Voters have been urged to punish PM Liz Truss following the sterling crisis that has been sparked by the mini-budget released last week by her chancellor Kwasi Kwarteng.
Labour party leader Keir Starmer said “Don’t forget. Don’t forgive. The only way forward is to stop this- with a Labour government.” Other Labour party leaders have said that the government has lost credibility and called for urgent action after extensive tax cuts to be founded by borrowing. Conservative MPs may vote down the finance bill that is forthcoming to show disapproval of the mini-budget and its consequences on the pound.
The sterling’s value has hit a historical slump following the government’s plans to increase borrowing and cut down on taxes. This has left markets uncertain and spooked. The chief economist of the Bank of England says the pound’s value will need “a significant monetary policy response” to get back on track.
The bank gave a warning on Monday of hiking interest rates “by as much as needed” to manage inflation as mortgage lenders started withdrawing deals for new customers and traders predicted that the interest rates may hit nearly 6 per cent next year, creating fears for future housing problems. The Bank continues to closely monitor developments in the financial market.
In its initial statement following the budget, the Bank of England said that its officials will make “a full assessment at its next scheduled meeting of the impact on demand and inflation from the governments, and the fall in sterling, and act accordingly.”
The bank may try to control rising prices on the market by increasing borrowing costs to deter people from borrowing more but encouraging them to spend less and save more. For house owners with no mortgage, interest rate changes may lead to changes in bank loans, credit cards and car loans. Lenders can increase the fees they charge for such services.
In a Tuesday meeting with City bosses on financial deregulation, Mr Kwarteng insisted that he was “confident” in the economic plan and said, “Our approach will work.” In his assuring words to asset management and insurance executives he said “we are confident in our long-term strategy to drive economic growth through tax cuts and supply-side reform. Supply-side reforms are critical- increasing capacity brings down prices. We are committed to fiscal discipline, and won’t reopen the spending review.”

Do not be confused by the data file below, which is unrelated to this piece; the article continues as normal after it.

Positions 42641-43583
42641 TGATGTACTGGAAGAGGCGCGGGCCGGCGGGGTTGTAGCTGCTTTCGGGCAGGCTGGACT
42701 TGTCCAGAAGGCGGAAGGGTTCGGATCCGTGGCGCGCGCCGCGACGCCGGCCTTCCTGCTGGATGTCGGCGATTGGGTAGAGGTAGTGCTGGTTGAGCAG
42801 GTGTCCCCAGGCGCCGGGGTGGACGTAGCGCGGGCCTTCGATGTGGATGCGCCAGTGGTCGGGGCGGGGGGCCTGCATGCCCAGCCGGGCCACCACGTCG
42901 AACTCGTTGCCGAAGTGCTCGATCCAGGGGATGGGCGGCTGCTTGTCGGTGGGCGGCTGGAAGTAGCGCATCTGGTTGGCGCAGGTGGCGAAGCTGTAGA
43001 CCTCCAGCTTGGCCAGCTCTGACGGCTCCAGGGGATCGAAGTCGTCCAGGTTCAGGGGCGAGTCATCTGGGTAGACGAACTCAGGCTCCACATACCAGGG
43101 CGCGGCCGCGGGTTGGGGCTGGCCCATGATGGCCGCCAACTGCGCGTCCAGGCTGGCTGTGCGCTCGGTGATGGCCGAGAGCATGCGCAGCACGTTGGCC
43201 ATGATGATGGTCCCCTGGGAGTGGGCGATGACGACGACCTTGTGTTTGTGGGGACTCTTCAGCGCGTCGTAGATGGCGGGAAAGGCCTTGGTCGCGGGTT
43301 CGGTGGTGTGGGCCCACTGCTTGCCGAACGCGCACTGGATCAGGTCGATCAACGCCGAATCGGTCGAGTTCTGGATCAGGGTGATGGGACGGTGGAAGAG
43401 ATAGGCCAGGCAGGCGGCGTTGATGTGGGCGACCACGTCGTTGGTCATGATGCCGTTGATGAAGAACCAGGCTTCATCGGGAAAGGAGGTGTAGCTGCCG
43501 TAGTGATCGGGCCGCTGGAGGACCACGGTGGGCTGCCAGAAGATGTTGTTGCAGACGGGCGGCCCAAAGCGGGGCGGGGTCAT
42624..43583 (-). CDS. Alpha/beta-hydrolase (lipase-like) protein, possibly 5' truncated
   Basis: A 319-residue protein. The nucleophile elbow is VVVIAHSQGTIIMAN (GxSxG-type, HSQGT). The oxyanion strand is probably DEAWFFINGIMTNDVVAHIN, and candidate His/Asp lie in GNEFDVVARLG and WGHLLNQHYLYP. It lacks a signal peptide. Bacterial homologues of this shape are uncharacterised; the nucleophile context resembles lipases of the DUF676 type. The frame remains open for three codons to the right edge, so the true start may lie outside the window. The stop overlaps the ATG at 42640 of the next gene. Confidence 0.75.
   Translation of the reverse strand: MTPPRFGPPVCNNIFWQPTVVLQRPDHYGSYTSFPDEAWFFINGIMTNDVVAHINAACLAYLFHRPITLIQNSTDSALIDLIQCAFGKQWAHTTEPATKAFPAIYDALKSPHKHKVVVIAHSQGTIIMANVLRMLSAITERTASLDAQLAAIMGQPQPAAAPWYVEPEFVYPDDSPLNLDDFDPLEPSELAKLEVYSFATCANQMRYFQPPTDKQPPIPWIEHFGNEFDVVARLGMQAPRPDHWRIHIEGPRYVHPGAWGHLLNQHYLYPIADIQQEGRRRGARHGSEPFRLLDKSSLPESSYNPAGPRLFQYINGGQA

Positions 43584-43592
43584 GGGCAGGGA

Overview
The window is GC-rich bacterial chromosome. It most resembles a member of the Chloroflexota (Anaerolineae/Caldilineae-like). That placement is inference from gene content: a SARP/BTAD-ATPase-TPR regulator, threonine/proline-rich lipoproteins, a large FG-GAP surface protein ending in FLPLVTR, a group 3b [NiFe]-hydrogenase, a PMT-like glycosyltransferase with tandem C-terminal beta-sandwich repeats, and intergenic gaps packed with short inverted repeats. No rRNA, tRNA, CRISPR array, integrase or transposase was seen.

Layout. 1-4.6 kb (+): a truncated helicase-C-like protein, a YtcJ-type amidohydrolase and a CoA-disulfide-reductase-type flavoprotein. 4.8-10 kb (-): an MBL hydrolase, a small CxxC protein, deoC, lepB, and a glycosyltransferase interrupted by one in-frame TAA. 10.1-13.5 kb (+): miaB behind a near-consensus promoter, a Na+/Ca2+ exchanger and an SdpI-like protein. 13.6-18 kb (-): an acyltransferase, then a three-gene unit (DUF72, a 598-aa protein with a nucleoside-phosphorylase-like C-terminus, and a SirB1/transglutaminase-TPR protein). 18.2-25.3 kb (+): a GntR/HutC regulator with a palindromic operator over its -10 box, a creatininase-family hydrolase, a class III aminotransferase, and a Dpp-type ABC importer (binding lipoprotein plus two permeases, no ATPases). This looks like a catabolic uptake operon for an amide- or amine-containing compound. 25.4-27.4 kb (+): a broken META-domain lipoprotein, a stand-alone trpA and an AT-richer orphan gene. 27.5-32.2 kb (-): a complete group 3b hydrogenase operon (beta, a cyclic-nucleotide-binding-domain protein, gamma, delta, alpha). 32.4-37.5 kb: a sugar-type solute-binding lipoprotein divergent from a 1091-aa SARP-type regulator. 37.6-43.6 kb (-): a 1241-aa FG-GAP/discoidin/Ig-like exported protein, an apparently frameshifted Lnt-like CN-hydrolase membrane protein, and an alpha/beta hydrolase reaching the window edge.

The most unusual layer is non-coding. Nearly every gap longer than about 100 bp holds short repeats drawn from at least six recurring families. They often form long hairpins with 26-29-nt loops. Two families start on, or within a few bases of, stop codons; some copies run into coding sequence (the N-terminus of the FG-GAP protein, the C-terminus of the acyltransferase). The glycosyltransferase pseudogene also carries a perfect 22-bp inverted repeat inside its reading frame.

Following the mini-budget released last week, the pound has seen an all-time low forcing the Bank of England to intervene. The sterling’s crash comes barely three weeks after Liz Truss become Prime Minister. Around the world, markets have reacted to this new budget that is heavily relying on borrowing, the highest borrowing costs for the pound in 20 years.
The Chancellor is expected to calm market fears of top Wall Street bankers on Wednesday. The pound crash has pushed the US Dollar up against other currencies on the market.
With mortgage products slumping from 3,961 to 3,596 since the mini-budget came out many people may be left stranded. A low-valued pound on the market means that the importation of commodities such as gas and oil will be more costly as these commodities are priced in dollars.
The Treasury has confirmed that it will on 23 November put out a medium-term fiscal plan that will come with a forecast from the Office for Budget Responsibility.
The fall of the pound will cause an increase in the price of goods and services that are imported into the UK. With a rise in the cost of importation for raw materials, food or parts, companies in the UK may pass the price to goods and services. With over 50% of imports of food, the UK must brace itself for tough times ahead.
With a push towards inflation, the cost of living will likely go up. With soaring gas and fuel prices following the war in Ukraine, households and businesses are already dealing with high electricity and gas bills. The Prime Minister has however outlined measures to deal with this potential problem. Diesel and petrol for car use will also see hikes.
On Monday the pound fell to $1.03 but regained ground and stood at $1.08 a record low in 50 years. More tax cuts are expected on top of the £45bn following Chancellor Kwarteng’s announcement. The Chancellor and Prime Minister have refused to comment on the fall of the sterling against the Dollar.
The new budget has outlined a £45bn tax cut with the government confirming that for the first six months it will spend £65bn on its subsidy scheme on rising energy bills of businesses and households.
A forecast of the UK’s economic outlook, future borrowing and debt has not been published following the Treasury’s refusal on Friday to publish a forecast by the Office for Budget Responsibility (an independent watchdog). The interest rate may triple in the next year even though the Prime Minister has promised to fund investment and improve productivity from extra cash realised after these news cuts.
Investors on the market are worried about the sustainability of the UK’s public finances and of the government ending with worsening debts in the long run if it takes up extra borrowing that may not be earned back by higher growth or improved tax receipts.
The pound has been fluctuating following announcements by the Bank of England about what it will do following the pound crisis to keep inflation under control.
When it first hit the $1.035 low the bank announced that it will not hold back on making changes to interest rates to keep inflation and there was hope in the market. This hope was dashed following the Banks next announcement that it had no intention of conducting a full assessment of the economic policy before its scheduled meeting in November causing another drop of the pound. In its next meeting, the bank will assess how the government announcement has impacted demand and inflation.